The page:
Courtesy of my colleague (and friend) Bill Madden, I note the NSW Government has issued a Policy Directive in relation to Open Disclosure, a copy of which can be found here.

I note with interest, the “MANDATORY REQUIREMENTS” of such policy:

1. Acknowledgement of a patient safety incident to the patient and/or their support person(s), as soon as possible, generally within 24 hours of the incident. This includes recognising the significance of the incident to the patient.

2. Truthful, clear and timely communication on an ongoing basis as required. 

3. Providing an apology to the patient and/or their support person(s) as early as possible, including the words “I am sorry” or “we are sorry”.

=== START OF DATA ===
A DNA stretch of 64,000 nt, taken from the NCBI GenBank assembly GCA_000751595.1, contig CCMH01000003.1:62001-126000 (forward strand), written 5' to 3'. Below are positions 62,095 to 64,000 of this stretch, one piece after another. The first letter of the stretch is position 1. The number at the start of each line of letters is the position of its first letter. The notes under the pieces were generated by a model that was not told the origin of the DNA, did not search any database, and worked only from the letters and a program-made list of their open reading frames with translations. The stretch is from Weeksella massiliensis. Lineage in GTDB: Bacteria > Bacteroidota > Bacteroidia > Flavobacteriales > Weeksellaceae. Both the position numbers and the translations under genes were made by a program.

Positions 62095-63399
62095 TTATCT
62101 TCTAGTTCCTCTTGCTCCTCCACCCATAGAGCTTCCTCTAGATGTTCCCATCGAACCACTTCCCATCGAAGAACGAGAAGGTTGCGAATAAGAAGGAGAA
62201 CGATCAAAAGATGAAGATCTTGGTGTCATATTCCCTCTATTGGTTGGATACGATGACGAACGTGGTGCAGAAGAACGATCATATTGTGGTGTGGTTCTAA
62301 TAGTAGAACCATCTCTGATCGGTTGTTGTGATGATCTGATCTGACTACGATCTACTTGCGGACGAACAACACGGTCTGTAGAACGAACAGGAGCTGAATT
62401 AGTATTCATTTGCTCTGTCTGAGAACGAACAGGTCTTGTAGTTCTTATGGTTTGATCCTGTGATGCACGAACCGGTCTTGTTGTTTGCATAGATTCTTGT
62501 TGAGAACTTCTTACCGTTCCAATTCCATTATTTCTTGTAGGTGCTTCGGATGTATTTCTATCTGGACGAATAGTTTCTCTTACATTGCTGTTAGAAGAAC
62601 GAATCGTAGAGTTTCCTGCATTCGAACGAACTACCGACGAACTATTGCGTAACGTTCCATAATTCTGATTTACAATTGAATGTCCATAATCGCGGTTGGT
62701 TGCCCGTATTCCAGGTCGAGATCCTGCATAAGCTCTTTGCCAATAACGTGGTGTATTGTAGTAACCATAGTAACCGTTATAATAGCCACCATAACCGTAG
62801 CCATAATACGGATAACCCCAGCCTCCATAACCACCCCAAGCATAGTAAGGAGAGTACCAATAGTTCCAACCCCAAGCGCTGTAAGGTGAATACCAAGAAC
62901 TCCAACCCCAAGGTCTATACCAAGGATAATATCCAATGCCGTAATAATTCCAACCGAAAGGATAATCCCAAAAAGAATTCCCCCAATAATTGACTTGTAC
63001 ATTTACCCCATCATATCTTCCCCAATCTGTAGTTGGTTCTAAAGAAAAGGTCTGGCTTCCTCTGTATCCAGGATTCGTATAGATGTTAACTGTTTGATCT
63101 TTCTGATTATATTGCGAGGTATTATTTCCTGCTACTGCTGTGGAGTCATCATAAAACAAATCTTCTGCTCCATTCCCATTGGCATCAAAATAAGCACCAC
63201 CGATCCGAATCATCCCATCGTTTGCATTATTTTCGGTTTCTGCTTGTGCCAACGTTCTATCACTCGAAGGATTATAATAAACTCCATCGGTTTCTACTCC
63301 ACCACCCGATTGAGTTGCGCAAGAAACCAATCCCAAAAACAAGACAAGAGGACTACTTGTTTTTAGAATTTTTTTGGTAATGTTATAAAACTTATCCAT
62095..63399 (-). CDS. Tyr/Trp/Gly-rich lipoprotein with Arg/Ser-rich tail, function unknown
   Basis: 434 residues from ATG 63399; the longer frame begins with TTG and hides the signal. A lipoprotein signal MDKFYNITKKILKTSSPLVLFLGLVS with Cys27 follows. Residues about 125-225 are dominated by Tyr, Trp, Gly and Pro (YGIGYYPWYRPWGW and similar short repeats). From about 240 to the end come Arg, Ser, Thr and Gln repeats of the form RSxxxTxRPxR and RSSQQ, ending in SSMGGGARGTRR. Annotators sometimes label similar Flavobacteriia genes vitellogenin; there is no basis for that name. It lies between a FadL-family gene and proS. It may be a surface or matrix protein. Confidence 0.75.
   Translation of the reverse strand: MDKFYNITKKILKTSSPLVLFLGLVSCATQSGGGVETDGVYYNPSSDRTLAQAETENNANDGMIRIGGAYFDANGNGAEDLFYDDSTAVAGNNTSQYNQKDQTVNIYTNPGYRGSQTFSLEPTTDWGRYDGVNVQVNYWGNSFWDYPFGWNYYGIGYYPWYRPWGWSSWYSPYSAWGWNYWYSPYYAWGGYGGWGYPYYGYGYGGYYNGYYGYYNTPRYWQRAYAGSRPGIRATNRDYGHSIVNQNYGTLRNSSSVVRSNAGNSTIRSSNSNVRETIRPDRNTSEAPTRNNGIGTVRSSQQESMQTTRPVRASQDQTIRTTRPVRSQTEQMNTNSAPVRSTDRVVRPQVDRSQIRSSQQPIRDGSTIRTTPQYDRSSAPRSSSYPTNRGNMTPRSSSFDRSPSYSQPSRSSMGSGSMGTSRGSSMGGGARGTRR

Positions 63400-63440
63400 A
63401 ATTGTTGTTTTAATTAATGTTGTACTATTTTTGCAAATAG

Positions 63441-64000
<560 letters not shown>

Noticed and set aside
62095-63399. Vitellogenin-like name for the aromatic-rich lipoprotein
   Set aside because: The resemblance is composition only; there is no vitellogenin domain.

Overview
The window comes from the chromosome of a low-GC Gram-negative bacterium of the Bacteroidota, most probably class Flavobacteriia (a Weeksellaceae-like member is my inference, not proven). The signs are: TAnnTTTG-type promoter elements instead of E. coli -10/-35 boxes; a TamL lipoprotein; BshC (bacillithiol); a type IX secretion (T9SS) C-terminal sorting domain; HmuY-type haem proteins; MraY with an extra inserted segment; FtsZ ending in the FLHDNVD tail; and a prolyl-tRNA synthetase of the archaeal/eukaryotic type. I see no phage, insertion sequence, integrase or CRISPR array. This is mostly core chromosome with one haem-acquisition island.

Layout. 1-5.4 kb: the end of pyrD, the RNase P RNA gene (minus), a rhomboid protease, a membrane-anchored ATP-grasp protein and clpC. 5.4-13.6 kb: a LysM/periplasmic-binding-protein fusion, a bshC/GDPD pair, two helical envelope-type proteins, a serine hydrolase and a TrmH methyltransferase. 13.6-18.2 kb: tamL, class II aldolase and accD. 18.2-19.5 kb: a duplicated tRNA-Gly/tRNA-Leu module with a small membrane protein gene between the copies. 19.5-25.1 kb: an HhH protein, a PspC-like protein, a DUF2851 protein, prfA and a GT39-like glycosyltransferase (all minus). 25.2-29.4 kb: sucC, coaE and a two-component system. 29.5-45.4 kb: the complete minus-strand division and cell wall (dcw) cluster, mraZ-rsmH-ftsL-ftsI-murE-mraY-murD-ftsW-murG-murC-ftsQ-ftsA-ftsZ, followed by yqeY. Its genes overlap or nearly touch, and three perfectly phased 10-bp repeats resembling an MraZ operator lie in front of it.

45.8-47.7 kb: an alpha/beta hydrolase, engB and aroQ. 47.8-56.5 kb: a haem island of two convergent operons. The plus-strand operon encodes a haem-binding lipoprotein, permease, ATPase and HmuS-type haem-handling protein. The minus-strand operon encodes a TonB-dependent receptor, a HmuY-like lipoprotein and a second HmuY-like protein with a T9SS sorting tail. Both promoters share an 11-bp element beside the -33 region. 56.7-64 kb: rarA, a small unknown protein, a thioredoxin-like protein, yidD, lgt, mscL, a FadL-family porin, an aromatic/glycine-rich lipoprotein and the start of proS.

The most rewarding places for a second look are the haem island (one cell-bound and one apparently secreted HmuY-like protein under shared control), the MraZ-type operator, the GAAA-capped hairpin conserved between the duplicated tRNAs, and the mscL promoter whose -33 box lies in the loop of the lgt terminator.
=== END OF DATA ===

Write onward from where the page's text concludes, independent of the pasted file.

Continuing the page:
4. Providing care and support to patients and/or their support person(s) which is responsive to their needs and expectations, for as long as is required.

5. Providing support to those providing health care which is responsive to their needs and expectations.

6. An integrated approach to improving patient safety, in which open disclosure is linked with clinical and corporate governance, incident reporting, risk management, complaints management and quality improvement policies and processes. This includes evaluation of the process by patients and their support person(s) and staff, accountability for learning from patient safety incidents and evidence of systems improvement.

Selected emphasis by me of key points which in my experience are not embraced in WA, either public or private sector health care.  Don’t think I have yet had a patient who described the hospital/health provider’s response as set out at paragraph 2 above: more often = “evasive, avoidant, half-hearted and belated….”  I appreciate my experience (and my clients) are probably not a fair representation across the board.

Wouldn’t it be wonderful if this happened though!